KBR Wild Horse and Burro News

Cost Savings or Intentional Failure?

  BLM to Consider
Abandoning Wild Horse Adoption Program

Story date: November 5, 2003
Stallions greeting visitors
at the Butterfield (UT) Corrals

A new proposal to create "Planned Obsolescence?"

The nation's wire services reported on November 5th that the Bureau of Land Management agreed Tuesday to study whether to suspend its wild horse adoption program. With a couple of members complaining that the program has been "costly" and "ineffective," a proposal was advanced by the Wild Horse and Burro Advisory Council to consider abandoning the Adopt-A-Wild Horse or Burro program for several years and concentrate on reducing the wild herds by shipping horses and burros to long term holding facilities.

One basis for this argument was a statement made by Jeff Rawson, BLM Wild Horse and Burro Group Manager, "that the cost to the BLM to arrange an adoption is equal to three years of holding a horse at a long-term facility." Rawson did also point out that over time "the long-term holding costs may be greater."

BLM will undertake a study comparing the costs of adoptions against putting a larger number of animals out to pasture at government centers in the Midwest.

Using BLM's published figures, gathering and processing wild horses for adoption costs an average of $1,400.00 per head, at which point the animal becomes the responsibility of the adopter. Also using BLM's figures, placing a six year old horse in long term holding facility could cost an average of at least $9,000.00 over the life of the horse, and that amount is based upon today's costs which will most surely rise.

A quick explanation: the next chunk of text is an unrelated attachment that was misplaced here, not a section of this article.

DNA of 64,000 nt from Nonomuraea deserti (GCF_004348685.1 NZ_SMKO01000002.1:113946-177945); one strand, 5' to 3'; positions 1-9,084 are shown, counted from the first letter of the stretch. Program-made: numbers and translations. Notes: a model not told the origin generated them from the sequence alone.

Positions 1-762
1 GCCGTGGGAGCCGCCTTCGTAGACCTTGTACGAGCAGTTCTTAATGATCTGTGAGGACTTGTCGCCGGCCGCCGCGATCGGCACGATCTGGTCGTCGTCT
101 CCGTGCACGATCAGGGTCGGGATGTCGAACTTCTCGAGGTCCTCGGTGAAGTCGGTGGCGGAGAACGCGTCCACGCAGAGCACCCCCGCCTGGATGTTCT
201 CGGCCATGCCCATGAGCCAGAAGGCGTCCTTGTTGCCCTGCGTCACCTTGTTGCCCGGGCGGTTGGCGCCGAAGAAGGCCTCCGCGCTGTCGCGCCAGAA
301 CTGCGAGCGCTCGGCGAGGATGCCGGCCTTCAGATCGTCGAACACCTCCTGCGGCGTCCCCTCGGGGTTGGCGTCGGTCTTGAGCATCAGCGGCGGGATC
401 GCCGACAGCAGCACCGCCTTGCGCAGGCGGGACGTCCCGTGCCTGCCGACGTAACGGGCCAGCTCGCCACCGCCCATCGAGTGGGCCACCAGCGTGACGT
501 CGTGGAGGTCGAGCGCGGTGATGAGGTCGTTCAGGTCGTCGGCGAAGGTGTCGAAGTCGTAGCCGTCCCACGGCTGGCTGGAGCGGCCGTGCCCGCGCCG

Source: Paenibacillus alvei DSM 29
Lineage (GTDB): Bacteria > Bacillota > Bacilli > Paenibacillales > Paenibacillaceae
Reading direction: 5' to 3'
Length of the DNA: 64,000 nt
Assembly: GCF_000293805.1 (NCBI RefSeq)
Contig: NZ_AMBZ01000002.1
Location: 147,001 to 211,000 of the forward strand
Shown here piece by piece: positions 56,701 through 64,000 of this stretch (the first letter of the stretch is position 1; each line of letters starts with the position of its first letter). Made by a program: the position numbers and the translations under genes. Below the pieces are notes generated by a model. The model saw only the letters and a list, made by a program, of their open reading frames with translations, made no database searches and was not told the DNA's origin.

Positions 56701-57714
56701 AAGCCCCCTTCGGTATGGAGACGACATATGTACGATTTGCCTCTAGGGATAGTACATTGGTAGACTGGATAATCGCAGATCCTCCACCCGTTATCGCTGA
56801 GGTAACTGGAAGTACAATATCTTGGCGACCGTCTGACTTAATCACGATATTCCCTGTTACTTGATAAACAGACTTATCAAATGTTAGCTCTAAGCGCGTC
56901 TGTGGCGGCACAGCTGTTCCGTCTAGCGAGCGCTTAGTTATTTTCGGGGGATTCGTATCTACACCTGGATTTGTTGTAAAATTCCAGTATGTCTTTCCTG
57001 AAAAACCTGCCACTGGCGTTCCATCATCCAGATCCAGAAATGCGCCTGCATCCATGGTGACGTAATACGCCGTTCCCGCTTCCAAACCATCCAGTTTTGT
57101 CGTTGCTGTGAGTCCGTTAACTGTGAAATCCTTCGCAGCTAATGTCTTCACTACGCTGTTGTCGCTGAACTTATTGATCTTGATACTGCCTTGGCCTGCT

In fiscal year 2003, the BLM removed 10,091 horses from public lands of which it adopted 6,185 head.

Editorial Response

It is clear to the KBR Wild Horse and Burro News that once again the Wild Horse and Burro Advisory Council is out of step with reality. Increasing long term holding may generate some short term cost savings, but will burden the Bureau with huge and unprecedented long term debt. Disbanding the adoption program will terminate a significant outlet for getting excess wild horses and burros off the public dole. Once "suspended," the adoption program will likely take years to regain even its current level of efficiency when it needs to be pressed back into service.

After years of observing the BLM's Wild Horse & Burro Program, the problem isn't really the horses or finances. First off, the horses and burros represent a historic resource. Like a host of other historic monuments and resources, the public has demanded that the Federal Government maintain these free-roaming animals for public benefit and public enjoyment. The fact is that whether it involves a national monument or "living symbols of the old west," these resources are often significantly subsidized in order to be preserved.

One problem with BLM's Wild Horse and Burro Program is that while it is intended to be a national program it is divided into several relatively independent segments, many of which appear to have their own agendas. There is poor accountability to the National Program and in some regions, poor adherence to the goals and standards set by the National Program Office. The WHB program appears to be governed more by coercion than by authority.

Wild Horses of the Onaqui Range
"Old timers" (6 year olds) awaiting
shipment to long term holding facilities

BLM is sorely lacking an effective marketing program. The tiny and relatively new State of Nevada's estray horse program, that started with an $18,000.00 annual budget, recently held an adoption where horses drew average bids of over $1,000.00 a head. This result is not unusual for the Nevada Dept. of Agriculture, an agency that works almost entirely with non profit horse groups and Silver State Industries, a prison training program. The volunteer groups promote the program and manage the adoptions and Silver State Industries holds the horses, and in some cases gentles them using inmates who volunteer to work in the program.